Carp stays ready for Sox, could see time at 3B

Carp stays ready for Sox, could see time at 3B
February 23, 2014, 5:00 pm
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FORT MYERS, Fla. -- There wasn't much that was impressive about Mike Carp last spring training, and when the Red Sox went six games into the season before Carp saw his first at-bat, it seemed he was an expendable spare part.
But looks were deceiving. In time, Carp became a key player off the bench for the Red Sox, hitting .296 with nine homers and 43 RBI in 216 at-bats. Among Red Sox hitters with 20 or more games played, Carp's OPS of .885 was second only to David Ortiz's .959.
"He probably exceeded our expectation with the line he up last year,'' acknowledged John Farrell. "To be in a bench role -- and he could probably start for other teams -- he's a good player. He accepted the role, formed a routine that allowed him to stay prepared. He was in the game. He knew when game situations came along, when pinch-hit opportunities might exist. He performed well under difficult situations.''
Typically, role players tend to be older and more experienced, and better suited to deal with the irregularities that come with being a reserve.
But at 27, Carp seemed to grasp the demands of the job almost immediately. It helped, too, that, in scouting him with Seattle, the Sox had seen something in his game that made his a good fit for coming off the bench.
"We had always evaluated his swing as a low-maintenance, compact swing,'' said Farrell, "that, in the role, had a better chance of being productive. We didn't know to what level it might be; we just felt like, with the shorter swing, there's less maintenance and he'd be able to put a good at-bat.''
In the magical 2013 season, Carp's late-game heroics sometimes stood out, with the biggest hit coming at Tropicana Field on Sept. 11, when Carp's grand slam gave the Sox a dramatic late-season win over Tampa Bay.
Beyond his production, Carp also brought the right attitude. He didn't campaign for more playing time or complain about being a reserve. He just stayed ready to deliver when called upon.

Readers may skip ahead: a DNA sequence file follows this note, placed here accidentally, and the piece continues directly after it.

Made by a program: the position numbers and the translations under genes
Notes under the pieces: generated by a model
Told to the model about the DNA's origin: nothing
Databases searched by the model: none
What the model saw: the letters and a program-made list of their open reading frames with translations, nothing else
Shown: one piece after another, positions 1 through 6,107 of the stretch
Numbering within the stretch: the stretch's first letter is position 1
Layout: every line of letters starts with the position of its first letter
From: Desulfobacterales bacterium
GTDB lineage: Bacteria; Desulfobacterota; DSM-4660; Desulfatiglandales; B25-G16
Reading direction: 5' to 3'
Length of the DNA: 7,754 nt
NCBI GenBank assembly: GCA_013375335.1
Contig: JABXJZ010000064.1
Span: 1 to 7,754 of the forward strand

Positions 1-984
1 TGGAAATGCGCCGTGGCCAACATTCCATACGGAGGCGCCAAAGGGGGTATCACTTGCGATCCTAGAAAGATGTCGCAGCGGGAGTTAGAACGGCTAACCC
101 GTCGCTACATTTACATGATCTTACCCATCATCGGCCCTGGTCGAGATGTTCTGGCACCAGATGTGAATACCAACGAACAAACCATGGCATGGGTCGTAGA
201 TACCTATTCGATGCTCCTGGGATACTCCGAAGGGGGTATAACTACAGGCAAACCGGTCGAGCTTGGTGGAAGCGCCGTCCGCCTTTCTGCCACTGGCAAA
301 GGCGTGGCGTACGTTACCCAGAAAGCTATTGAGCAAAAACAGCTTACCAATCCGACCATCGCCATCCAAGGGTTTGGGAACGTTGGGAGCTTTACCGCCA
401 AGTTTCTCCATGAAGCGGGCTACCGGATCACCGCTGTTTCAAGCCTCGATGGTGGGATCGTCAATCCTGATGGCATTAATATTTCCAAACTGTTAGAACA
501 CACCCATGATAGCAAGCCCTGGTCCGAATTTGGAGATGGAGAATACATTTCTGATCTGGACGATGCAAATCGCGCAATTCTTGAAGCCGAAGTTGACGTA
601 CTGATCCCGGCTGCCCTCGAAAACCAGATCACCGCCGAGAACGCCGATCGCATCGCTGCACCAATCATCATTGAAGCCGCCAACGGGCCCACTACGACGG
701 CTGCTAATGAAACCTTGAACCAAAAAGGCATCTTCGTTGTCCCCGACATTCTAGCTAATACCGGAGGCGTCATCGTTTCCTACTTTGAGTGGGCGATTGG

"That probably has much to do with our success as a team -- (bench players') acceptance of it and working to be prepared,'' said Farrell. "He had the benefit of other guys who were veterans -- Johnny (Gomes) and David (Ross) -- that have been in that role. He could pick their brain on how and what to do to stay sharp.
"But it comes down to setting his own ego aside and doing the best he's able to do in that role. I just marvel at his ability to sit for two or three days and be able to come off the bench and put up very good at-bats.''
Carp understood his responsibility when he arrived a year ago and had no delusions about his role.
"When you look at the team Ben (Cherington) put together last year,'' Carp said, "and what kind of team we had, those (starters) were going to play. For me to get 200 or so at-bats, that was more than I thought I was going to get at the beginning of the season. It's a tough pill to swallow at some points, but at the same time, you don't get an opportunity to play on a team like this.
"I get to shadow Big Papi, get to learn from Shane Victorino and (Jacoby) Ellsury, two Gold Glove outfielders . . . It was a good learning experience about winning, how to play winning baseball and how to carry yourself as an experience. I understood, 'Hey, this is my role right now. I can only control what I can control.' Two-hundred at-bats later, I had a ring on my finger.''
This spring, with depth options behind Will Middlebrooks limited, Carp will see some work at third base. It's a position he played some in high school and for a dozen or so games in his first pro season in the Gulf Coast League.
"As long as my bat can play,'' said a smiling Carp, welcoming the opportunity to play a bit more. "Whatever we can do to help that along, I'm in favor of. It's not new to me. It's something to keep an eye on and see what I can do. Whatever I can do to get a few more at-bats is fine with me. If I can get 30-40 more at-bats (because of that), it's going to help out a  lot.
"Thirty or 40 more at-bats . . .that could turn into a lot of things.''
As was proven last year.